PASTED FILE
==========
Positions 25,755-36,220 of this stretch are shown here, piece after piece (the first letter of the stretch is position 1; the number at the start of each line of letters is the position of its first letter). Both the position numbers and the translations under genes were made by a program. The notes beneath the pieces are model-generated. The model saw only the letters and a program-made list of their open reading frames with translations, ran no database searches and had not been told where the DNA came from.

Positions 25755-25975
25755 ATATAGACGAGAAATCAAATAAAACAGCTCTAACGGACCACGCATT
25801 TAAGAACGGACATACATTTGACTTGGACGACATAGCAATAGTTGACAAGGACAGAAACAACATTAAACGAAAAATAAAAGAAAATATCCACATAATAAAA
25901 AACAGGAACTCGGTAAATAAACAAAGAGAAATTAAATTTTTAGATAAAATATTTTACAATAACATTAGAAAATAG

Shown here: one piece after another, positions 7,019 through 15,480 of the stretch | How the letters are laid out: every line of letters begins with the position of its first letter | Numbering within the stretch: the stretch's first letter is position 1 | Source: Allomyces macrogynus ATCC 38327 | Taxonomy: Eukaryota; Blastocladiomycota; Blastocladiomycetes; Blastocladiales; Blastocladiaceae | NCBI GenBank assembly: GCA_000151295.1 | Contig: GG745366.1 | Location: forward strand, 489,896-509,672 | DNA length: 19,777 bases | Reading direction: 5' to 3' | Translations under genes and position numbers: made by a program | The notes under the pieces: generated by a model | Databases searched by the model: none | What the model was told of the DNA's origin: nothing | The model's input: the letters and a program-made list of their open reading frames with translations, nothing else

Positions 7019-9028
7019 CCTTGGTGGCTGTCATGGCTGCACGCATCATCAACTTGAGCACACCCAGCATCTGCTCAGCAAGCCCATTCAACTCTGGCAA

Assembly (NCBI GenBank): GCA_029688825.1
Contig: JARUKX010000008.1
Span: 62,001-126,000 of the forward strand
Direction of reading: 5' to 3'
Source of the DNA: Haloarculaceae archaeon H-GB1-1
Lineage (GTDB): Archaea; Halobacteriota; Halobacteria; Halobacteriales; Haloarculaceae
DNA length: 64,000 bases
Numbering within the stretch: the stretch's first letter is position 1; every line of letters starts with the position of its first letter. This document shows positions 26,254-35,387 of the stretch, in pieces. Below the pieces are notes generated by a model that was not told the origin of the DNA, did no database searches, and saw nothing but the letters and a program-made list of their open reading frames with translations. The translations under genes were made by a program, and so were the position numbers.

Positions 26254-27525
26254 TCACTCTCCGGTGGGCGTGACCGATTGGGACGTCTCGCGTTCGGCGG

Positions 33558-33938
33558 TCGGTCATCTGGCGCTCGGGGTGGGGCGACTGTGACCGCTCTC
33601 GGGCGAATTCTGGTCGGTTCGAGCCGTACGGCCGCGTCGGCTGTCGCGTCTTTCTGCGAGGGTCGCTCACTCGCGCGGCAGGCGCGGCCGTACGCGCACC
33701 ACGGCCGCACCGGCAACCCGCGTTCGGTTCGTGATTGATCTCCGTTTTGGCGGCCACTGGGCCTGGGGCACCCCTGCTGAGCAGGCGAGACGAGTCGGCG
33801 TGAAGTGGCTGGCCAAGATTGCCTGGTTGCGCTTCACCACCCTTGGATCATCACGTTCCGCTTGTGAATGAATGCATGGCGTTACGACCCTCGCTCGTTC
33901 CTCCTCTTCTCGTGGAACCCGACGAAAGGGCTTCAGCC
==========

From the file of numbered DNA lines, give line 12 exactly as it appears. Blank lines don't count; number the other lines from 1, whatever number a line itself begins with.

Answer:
Direction of reading: 5' to 3'